A world apart
Thursday, August 23, 2007/
Welcome to our new two tier world, where the rich and princely salaried classes stand to gain even more while the small business operators are getting hit with higher costs.
The next few months will see a boom that will keep consumer confidence at record highs for the first half of the financial year, and produce small business cashflow projections for the full year that do not take into account the impact of a potential series of interest rate rises designed to curb their enthusiasm for expansion in the domestic market.
The rich and princely salaried class are still trying to find new tax dodges based on their record high levels of business and consumer optimism, while the vast mass of the population believes that the boom will come to an abrupt end as soon as we run out of marginal seats to have a dose of aspirational nationalism.
As SmartCompany’s Mike Preston pointed out yesterday, there are stark differences in the spending powers and prospects of the well-healed and educated cohorts and slow growth in the number of new vacancies for those who have never made it into the over-optimistic world of the VCs.
The reality is that we are moving to a Disraeli-style economy with the sponsors of the workplace reform ads wanting to keep downward pressure on median wages and upwards pressure on executive and stockjockey take-home pay.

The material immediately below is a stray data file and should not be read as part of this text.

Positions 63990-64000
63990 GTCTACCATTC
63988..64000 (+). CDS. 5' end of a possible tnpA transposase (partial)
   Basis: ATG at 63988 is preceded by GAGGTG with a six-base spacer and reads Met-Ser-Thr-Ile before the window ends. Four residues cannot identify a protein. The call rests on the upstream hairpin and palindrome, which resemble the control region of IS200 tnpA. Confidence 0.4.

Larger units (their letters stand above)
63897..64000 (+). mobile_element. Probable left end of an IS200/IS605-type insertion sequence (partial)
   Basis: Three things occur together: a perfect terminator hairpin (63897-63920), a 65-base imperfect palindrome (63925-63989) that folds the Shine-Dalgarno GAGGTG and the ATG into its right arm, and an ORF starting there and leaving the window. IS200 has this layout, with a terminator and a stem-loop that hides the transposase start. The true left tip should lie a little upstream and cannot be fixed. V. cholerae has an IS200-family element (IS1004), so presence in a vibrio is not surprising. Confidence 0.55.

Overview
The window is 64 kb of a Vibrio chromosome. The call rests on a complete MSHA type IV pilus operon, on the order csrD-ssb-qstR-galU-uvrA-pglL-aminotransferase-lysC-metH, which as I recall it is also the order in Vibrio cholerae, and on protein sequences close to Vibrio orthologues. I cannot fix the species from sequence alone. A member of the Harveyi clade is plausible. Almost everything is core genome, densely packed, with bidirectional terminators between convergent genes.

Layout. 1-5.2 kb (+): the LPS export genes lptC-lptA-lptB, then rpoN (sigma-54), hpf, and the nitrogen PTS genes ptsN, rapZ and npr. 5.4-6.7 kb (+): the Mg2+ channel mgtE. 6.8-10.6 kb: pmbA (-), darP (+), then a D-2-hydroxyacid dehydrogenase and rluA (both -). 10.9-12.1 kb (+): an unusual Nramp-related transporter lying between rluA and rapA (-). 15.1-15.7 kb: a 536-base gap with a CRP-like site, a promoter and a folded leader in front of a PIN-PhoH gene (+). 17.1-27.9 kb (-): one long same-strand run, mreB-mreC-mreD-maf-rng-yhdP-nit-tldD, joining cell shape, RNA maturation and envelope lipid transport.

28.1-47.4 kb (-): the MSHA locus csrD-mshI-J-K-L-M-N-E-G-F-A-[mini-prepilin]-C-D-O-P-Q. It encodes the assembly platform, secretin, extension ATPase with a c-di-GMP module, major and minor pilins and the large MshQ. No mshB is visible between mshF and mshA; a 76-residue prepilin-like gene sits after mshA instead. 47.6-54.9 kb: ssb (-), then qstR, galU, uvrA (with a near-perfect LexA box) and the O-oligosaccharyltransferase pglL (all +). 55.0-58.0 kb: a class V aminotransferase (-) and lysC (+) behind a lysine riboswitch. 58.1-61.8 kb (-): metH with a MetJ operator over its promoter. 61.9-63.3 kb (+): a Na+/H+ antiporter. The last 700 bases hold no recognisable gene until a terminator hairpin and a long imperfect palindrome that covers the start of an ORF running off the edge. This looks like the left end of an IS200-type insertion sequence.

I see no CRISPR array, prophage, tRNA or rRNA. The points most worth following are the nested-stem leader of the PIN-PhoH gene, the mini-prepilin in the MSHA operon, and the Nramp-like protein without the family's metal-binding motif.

The Federal Government continues to show that AWAs for the million or so who have them are lucrative and appreciated by those on above-average incomes – used to inflate the supposed gains yet to be seen by unskilled workers who have been forced to sign up along the lines of that chocolate retailer.
It is reluctant to release any information on the realities of AWAs for small business and household sector firms that do not share the cream from the mining and property booms.
Our Treasury and RBA officials have a “see-backroscope” approach that looks at the results of the last few months to impose penalties on small business in the next few months. Interest rates are used to curb the aspirations of small investors while the Federal Government squirrels billions of dollars of company tax into yet another series of recycling bins.
The federal Opposition me-tooism leads it to make concessions to the highest income sectors and neglect the impact of the highest levels of Government withdrawal of funds from the economy for the self-employed and smaller enterprises that are not seen as its core constituency, let alone on the long-term unemployed and those being forced into the casual workforce by welfare-to-work coercion.
Collective punishiment of those who are struggling to take on more staff, look for innovative and entrepreneural solutions and reach out for culturally aligned export markets should be seen as an unacceptable broad-brush approach that destroys long-term viability and sustainable prosperity. It is time the Federal Government followed the lead of other countries and took a more active approach to assisting small business operators.
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